In this week's digest, we cover critical vulnerabilities being discovered in a variety of devices, malicious insider attacks and the largest DDoS ever recorded.
1. Siemens PLCs are affected by critical vulnerabilities that could allow for malicious attackers to launch DoS attacks and change the configurations of the devices. The German giant has yet to release patches for the vulnerabilities, but it suggests that customers apply in-depth defence measures to reduce the risk. The vulnerabilities can be exploited by sending specially crafted packets to the targeted system.
2. A South African bank will now have to replace more than 12 million cards for its customers after employees printed and stole its master key. This action allowed the malicious employees to alter banking information which led to the theft of more than $3.2 million from customer accounts. The operation of replacing all the customer cards is suspected of costing more than $58 million.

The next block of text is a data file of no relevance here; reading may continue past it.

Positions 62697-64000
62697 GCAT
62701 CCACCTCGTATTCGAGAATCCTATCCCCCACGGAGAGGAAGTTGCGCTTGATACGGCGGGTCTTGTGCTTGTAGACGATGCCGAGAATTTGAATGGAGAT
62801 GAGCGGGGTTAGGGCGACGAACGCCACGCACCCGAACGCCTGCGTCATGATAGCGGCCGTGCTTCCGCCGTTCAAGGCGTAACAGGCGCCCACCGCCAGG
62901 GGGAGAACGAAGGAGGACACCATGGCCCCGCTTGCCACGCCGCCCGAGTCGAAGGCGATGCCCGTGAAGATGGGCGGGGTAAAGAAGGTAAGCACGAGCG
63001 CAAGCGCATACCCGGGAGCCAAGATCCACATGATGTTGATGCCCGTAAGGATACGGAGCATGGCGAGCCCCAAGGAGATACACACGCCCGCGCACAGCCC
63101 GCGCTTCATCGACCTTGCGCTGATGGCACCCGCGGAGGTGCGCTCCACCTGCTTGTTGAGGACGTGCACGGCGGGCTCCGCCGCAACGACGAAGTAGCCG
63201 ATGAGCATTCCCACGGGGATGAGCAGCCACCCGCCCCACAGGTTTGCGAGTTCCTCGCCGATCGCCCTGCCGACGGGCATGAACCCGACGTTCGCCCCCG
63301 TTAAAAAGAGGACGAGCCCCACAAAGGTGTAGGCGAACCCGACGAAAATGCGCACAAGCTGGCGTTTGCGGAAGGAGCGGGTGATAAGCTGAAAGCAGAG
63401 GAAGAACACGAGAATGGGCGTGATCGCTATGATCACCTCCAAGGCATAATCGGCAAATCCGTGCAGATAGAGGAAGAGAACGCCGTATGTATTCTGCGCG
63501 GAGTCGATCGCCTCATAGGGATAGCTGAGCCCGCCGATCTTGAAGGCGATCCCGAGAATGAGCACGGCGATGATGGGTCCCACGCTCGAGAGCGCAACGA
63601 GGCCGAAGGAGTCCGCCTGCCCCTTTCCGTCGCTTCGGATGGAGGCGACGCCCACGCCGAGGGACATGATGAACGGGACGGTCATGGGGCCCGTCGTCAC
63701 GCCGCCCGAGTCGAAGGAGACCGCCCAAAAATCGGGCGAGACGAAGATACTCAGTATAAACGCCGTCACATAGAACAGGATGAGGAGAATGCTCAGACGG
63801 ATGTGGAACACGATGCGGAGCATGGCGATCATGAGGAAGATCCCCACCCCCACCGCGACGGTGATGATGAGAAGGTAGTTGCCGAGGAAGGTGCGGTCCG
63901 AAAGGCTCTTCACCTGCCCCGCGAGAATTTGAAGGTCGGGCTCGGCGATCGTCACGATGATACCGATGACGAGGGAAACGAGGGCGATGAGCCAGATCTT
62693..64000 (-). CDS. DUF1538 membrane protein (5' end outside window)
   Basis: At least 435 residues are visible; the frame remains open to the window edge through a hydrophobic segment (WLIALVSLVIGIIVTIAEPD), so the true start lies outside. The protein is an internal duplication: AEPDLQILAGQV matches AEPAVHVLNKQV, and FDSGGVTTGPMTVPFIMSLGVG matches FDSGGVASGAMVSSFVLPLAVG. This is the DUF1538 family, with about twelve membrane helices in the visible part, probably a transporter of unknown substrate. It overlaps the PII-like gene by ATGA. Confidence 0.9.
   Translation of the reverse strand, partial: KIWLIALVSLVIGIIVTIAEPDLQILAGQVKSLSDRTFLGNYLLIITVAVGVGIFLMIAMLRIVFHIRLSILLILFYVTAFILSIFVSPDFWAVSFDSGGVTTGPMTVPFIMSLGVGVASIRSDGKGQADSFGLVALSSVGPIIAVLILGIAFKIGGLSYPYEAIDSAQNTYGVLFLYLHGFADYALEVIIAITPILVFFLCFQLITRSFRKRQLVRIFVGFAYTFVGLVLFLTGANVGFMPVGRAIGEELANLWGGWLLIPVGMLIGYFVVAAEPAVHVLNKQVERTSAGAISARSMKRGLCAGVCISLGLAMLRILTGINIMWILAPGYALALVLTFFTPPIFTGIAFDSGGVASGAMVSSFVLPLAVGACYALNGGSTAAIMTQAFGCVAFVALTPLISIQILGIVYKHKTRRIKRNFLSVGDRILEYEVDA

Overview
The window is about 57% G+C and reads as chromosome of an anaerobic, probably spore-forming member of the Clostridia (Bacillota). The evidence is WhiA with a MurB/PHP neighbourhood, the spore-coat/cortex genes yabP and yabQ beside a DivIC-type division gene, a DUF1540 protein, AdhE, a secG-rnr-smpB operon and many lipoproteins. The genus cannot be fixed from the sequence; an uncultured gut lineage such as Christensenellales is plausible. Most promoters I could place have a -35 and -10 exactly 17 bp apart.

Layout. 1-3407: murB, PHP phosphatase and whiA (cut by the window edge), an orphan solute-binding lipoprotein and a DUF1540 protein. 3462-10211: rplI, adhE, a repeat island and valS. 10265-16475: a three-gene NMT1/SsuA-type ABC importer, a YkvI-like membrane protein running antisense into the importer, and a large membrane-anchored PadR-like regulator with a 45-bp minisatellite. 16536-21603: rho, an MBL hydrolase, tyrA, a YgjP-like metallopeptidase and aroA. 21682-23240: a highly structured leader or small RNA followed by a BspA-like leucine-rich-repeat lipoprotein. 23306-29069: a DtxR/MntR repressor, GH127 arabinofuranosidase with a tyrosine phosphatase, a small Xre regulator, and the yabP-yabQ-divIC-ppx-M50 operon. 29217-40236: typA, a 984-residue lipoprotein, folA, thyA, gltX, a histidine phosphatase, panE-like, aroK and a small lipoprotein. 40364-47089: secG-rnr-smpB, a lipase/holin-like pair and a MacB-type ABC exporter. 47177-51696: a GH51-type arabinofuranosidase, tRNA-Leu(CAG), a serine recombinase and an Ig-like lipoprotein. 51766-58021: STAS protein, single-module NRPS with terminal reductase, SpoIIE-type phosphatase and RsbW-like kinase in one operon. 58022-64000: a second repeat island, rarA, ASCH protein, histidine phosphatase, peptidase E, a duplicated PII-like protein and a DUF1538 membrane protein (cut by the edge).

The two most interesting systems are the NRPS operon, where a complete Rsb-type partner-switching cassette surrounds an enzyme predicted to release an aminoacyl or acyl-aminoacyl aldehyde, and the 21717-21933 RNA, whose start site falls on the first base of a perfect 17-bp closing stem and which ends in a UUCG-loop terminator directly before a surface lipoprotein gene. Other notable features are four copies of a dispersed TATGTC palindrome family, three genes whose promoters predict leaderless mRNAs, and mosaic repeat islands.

3. We continue with new vulnerabilities as a zero-day flaw being contained in millions of IoT devices has been found. The vulnerability exists in a TCP/IP stack library which is used in a variety of vendors which include HP, Intel and other Fortune 500 companies. Some of these vulnerabilities if exploited, could allow for remote code execution while others will enable an attacker to achieve sensitive information disclosure, DoS and more.
4. On other news, social media research group Graphika released a report detailing the activities of a new Russian information operation which targets the political landscape in Europe and North America. The group has been operating since 2014, and it has been relying on fake news articles, fake leaks and forged documents to generate political scandals in the targeted countries. Some of the focuses of the group are to portray Europe as weak and divided, Muslims as aggressive invaders, the Russian government as the victim of Western hypocrisy and many more.
5. Continuing our digest with the largest ever recorded DDoS attack. The attack affected certain websites hosted by a large service provider. Even though not a lot of information has been disclosed for the attack, we know that it was a 1.44 Tbps DDoS, which is bigger than the 2018 DDoS against Github. Following the first attack, a second one was conducted on another website hosted by the same provider with 500 Mbps.